higher quality image than H261. But at a cost it requires a considerably greater transmission bandwidth and storage capacity

compared to its H261 counterparts.

An advantage of Motion JPEG is that, because it is based on still images, it can produce any of its frames as a single image for

identification purposes. As we will explain, some compression techniques cannot provide such images.

MPEG

MPEG (named after the Moving Pictures Experts Group) is purpose designed for moving pictures, rather than being based on still

image compression. This means that each frame is defined as the previous frame plus changes, rather than a full frame. The

advantage of this is that compression is more efficient the same quality can be displayed from less data. However, the method has

problems when there is extensive motion between one frame and the next there is a danger that the image gets blocky and

vague, losing some definition in the areas of the frame where the movement occurs.

There is not one MPEG standard but several , changing over time, of which only the first two are relevant at present.. MPEG -1 was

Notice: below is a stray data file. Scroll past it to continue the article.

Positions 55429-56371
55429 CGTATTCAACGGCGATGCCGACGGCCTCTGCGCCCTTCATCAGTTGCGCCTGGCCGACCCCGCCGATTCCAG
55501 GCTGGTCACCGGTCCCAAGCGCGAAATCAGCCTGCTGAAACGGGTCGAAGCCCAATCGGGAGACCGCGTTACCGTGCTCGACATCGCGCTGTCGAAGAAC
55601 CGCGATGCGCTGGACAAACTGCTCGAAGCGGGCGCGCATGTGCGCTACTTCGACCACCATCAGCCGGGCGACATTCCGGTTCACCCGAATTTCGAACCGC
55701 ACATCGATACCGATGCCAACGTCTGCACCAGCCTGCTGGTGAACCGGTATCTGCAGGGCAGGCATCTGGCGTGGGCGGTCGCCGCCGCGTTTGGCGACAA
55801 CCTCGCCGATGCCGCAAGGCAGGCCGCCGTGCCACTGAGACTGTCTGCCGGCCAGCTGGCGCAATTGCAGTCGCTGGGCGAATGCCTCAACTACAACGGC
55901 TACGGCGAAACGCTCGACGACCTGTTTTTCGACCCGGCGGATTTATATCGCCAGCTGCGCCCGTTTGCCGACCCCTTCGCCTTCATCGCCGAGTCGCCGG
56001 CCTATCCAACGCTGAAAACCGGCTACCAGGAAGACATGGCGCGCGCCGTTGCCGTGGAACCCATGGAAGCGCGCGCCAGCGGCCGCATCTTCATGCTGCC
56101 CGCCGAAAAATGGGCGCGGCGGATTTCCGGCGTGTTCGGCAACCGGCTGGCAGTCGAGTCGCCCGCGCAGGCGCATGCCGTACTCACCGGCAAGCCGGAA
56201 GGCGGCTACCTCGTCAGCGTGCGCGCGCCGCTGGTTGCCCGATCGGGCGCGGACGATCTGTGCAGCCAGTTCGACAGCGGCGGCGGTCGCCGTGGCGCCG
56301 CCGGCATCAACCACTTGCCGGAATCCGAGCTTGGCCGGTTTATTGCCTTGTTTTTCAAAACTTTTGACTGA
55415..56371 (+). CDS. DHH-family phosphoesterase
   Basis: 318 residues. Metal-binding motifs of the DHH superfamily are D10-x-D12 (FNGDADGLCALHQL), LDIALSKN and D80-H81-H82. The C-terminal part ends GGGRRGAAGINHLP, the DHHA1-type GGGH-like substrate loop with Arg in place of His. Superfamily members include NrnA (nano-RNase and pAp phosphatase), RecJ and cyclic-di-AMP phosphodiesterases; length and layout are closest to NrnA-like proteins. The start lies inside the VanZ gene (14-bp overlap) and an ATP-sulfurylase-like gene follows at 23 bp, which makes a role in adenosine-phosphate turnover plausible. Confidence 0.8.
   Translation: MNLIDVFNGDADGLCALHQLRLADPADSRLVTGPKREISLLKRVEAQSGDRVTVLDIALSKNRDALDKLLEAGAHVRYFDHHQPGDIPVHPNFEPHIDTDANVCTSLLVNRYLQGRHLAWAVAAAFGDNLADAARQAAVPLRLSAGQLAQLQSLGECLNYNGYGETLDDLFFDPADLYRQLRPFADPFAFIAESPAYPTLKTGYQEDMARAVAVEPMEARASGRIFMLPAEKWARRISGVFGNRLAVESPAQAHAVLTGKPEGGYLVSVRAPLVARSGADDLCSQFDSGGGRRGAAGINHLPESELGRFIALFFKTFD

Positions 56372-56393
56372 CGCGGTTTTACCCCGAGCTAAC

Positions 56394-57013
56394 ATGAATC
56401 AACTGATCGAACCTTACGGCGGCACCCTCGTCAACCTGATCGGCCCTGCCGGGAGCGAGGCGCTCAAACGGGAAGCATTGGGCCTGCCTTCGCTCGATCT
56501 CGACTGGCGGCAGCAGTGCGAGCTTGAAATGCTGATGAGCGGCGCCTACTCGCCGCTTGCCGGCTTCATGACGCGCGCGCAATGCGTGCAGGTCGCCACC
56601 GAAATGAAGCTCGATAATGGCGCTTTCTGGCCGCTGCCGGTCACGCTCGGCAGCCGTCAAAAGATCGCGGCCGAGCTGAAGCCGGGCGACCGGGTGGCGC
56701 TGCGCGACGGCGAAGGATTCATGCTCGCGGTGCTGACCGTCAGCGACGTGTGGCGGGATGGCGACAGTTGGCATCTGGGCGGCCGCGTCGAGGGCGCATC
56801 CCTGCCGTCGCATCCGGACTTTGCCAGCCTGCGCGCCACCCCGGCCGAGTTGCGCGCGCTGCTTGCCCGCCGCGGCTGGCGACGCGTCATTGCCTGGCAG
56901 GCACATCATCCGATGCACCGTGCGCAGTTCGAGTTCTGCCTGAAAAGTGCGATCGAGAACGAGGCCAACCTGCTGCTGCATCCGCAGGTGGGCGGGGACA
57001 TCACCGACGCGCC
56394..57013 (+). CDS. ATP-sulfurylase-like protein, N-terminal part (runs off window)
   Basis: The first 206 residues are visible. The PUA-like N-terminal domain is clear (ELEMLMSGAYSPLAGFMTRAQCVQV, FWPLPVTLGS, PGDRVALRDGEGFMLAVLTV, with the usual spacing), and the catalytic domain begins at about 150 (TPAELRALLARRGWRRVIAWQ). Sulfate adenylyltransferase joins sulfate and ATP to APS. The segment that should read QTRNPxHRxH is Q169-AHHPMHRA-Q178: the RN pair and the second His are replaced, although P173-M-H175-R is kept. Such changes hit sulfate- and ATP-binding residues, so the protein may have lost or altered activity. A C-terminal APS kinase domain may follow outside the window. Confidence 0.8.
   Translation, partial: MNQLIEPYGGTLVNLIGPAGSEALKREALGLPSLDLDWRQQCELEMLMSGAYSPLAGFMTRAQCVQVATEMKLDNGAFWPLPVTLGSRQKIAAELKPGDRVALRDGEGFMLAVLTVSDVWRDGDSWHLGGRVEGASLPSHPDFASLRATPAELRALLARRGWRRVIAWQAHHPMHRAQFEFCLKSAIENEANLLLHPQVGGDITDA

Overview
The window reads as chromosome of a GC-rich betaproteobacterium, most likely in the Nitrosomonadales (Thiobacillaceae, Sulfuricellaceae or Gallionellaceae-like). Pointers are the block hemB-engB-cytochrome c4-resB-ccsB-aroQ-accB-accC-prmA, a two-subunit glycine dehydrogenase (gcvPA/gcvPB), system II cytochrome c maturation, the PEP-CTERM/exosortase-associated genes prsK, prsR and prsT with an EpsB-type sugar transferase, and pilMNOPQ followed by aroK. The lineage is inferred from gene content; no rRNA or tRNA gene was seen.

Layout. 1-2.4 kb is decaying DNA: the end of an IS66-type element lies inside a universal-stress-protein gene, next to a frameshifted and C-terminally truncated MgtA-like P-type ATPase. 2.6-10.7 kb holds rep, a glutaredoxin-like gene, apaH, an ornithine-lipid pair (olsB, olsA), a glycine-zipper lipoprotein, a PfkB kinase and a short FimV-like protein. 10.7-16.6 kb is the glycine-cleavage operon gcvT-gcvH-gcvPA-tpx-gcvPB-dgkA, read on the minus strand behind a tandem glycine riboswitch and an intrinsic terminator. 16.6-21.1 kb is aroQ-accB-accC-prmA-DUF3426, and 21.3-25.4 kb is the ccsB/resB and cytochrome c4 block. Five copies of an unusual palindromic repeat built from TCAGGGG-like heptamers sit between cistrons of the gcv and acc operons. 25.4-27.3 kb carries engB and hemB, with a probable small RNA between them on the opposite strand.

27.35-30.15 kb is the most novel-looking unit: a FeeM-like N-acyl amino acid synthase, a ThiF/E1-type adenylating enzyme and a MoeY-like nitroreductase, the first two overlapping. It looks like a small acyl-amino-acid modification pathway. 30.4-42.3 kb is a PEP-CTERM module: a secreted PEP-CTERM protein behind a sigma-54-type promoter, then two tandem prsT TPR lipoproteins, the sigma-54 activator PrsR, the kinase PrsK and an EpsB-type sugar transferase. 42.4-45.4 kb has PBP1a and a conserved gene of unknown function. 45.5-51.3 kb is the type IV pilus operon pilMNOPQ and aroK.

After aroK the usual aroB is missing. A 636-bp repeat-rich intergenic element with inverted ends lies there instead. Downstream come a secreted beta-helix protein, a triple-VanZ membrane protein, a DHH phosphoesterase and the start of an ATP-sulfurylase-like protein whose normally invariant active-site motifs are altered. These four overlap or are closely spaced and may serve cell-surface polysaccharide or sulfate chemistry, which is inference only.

designed to output 15 frames per second video from limited bandwidth sources, such as CD-ROMs. MPEG-2, designed for high

bandwidth applications such as High Definition TV. (HDTV), delivers 30 frames per second video at full CCIR 601 resolution but

requires special high speed hardware for compression and playback PCs cannot handle this.

Wavelet Compression

Like Motion-JPEG, Wavelet compression delivers high-quality moving images by starting with still images, applying a compression

method to them, and putting them together to form moving pictures. It compresses images by removing all obvious redundancy and

using only the areas that can be perceived by the human eye. Wavelet is up to four times more effective in reducing the volume of

data than JPEG and M-JPEG.

Wavelet is also seen as offering superior development potential to current MPEG compression, giving a greater amount of

compression with equivalent quality. It transforms the whole image and not just blocks of the image, so as the compression rates

increase, the image degrades gracefully, rather than into the 'blocky' artefacts seen with some other compression methods.

Wavelet applications can have their preferred level of compression selected by the user higher or lower.